Saturday, 30 November 2013

Communication in relationship: T2 Article dated 1st Dec' 2013

After a long and tiring week, Rajiv is looking forward to Sunday. No alarm to wake him up, no schedules, no meetings. He has just settled down with t2 when he hears wife Diya say: " There is no milk and bread in the house." Rajiv decides to get them in the evening when he would go out.
Half an hour later, they have the following conversation: 
D: Why haven't you got the milk and bread? How will we have breakfast? 
R: ( Surprised) But you never told me to get the milk and bread now! 
D: Rajiv, didn't I tell you that there's no milk and bread in the house? Last evening we discussed that we had run out of eggs.
R: But you didn't tell me! D: Don't lie! You just want to read your paper and don't care about anything else.

Falling in love and staying happy in a committed long- term relationship are two different things. Many of us, men and women alike, look at relationships as a kind of destination, rather than a journey. We act as though there is an unwritten law that just because we are now together, we will remain together forever. The reality is, a relationship needs constant work from both the partners to keep the spark alive. It needs understanding, commitment and action on an everyday basis. And the key to this is clear communication.

There are three components of communication.
 Sender: What I mean to say.
 The message: What I actually say.
 Recipient: What is understood, or the outcome.
In Neuro- Linguistic Programming (NLP), the purpose of communication is to bring about a desired outcome. Unless it fulfils the desired outcome, it is ineffective. Now let's take Diya's example.
What Diya meant to say: Please go buy milk and bread. We need it for breakfast.
What Diya actually said: There is no milk and bread in the house.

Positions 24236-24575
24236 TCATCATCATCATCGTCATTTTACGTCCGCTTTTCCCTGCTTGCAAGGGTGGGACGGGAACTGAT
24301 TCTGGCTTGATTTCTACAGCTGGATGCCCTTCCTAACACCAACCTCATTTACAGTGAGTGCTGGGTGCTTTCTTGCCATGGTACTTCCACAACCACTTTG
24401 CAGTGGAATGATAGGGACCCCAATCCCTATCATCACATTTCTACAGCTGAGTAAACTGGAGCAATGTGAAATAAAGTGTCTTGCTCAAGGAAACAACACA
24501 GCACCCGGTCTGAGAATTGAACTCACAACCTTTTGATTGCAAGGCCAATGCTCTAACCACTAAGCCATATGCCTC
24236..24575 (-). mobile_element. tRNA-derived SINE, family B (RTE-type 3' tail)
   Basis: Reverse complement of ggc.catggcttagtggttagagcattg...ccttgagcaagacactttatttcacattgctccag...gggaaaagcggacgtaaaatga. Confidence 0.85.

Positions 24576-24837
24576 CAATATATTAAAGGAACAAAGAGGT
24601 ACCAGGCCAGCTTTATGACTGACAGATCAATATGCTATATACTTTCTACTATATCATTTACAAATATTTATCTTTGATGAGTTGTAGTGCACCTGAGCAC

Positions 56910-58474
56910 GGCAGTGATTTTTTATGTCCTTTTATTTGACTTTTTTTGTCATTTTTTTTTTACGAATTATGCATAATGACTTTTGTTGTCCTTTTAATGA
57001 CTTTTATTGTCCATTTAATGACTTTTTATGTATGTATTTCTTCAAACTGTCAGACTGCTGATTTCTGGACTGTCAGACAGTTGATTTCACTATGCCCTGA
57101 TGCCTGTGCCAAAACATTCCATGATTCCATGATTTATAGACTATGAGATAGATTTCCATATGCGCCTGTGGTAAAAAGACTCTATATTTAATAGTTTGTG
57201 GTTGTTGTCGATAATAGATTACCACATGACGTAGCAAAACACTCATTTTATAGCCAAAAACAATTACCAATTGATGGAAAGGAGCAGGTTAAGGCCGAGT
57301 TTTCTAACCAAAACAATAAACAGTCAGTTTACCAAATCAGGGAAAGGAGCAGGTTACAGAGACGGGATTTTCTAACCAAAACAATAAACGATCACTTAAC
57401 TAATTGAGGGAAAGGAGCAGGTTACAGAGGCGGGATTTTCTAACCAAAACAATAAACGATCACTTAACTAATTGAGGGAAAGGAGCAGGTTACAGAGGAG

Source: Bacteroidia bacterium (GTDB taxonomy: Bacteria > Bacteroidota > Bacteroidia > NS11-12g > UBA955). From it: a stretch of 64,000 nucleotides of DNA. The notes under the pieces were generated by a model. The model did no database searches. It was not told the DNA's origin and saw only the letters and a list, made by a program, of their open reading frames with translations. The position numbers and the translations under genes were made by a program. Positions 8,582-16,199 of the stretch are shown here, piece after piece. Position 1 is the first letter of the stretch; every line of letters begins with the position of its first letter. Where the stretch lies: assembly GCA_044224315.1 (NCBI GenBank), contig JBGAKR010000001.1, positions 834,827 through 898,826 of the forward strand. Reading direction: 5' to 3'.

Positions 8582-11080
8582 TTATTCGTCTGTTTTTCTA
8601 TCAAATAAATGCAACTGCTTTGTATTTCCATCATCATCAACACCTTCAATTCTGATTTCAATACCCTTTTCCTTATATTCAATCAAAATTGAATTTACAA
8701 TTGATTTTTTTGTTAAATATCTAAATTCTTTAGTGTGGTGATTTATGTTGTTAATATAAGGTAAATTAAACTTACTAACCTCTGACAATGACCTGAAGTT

What Rajiv deduced: I'll pick it up in the evening.

Communication has a verbal and a non- verbal component. The tone of the voice, body language, facial expressions and genuineness — all play a huge part. One needs to develop the skill as a sender as well as a receiver for effective and harmonious communication.
Try these 12 steps and watch how your relationship with your partner gets better by the day: 
1) Communicate: When talking to your partner, be open to his/ her point of view. Make sure your partner does not feel rejected as an individual.
Communicate regularly and often to let your partner know that you care for him/ her. Your love is not an automatically ' understood' fact.
2) Be specific: There are various ways to interpret the same sentence.
Avoid ambiguity and be as specific as possible.
3) Express your needs: What is ' common sense' for you may not be so for your partner.
4) Take responsibility for your needs: Do not give justifications like ' Everybody needs appreciation'. If you need it, say it clearly: ' I need your words of appreciation now and then to motivate myself. Could you please do that?' Do not get irritated at having to remind your partner often. Old habits die hard.
5) Request, don't demand: Remember there is no universal law that your needs have to be fulfilled by your partner. But you can always request him/ her to help you get what you want.
6) Reach out: Express your love verbally and non- verbally casually or after an argument. A hug, some flowers, spending quality time or an occasional surprise gift go a long way in reassuring that you are there for him/ her. It's a must in most relationships.
7) Avoid sentences... like ' because of you...', ' you do/ don't...' Instead of blaming the other, focus on solutions.
Also, steer clear of judgemental sentences like ' you are selfish/ you don't care/ you are a liar'.
8) Be respectful: Just because he/ she is close to you does not mean you can behave with them whatever way you like.
9) Listen: When you are listening, ' be there'. Truly. Ask your partner, ' Are you okay?' and then listen to what they have to say.
10) Do away with your agenda: When you are listening, stop thinking how to prove your partner wrong, or how to make your point clear. Instead, acknowledge your partner's feelings.
11) Wait, be patient: Let your partner finish what they have to say. Save your views till your partner is done expressing theirs. Be willing to take turns even when it's a heated argument.
12) Make empathy the norm: Empathy does not mean you have to always agree with what your partner is saying. It means you do not judge them just because they have a different take than yours. Avery D. Weissman, professor of psychiatry at Harvard Medical School, describes empathy as ' respect for another person's irrationality'. 

Dr Sangbarta Chattopadhyay and Dr Namita Bhuta are medical practitioners, psychotherapists and life coaches.

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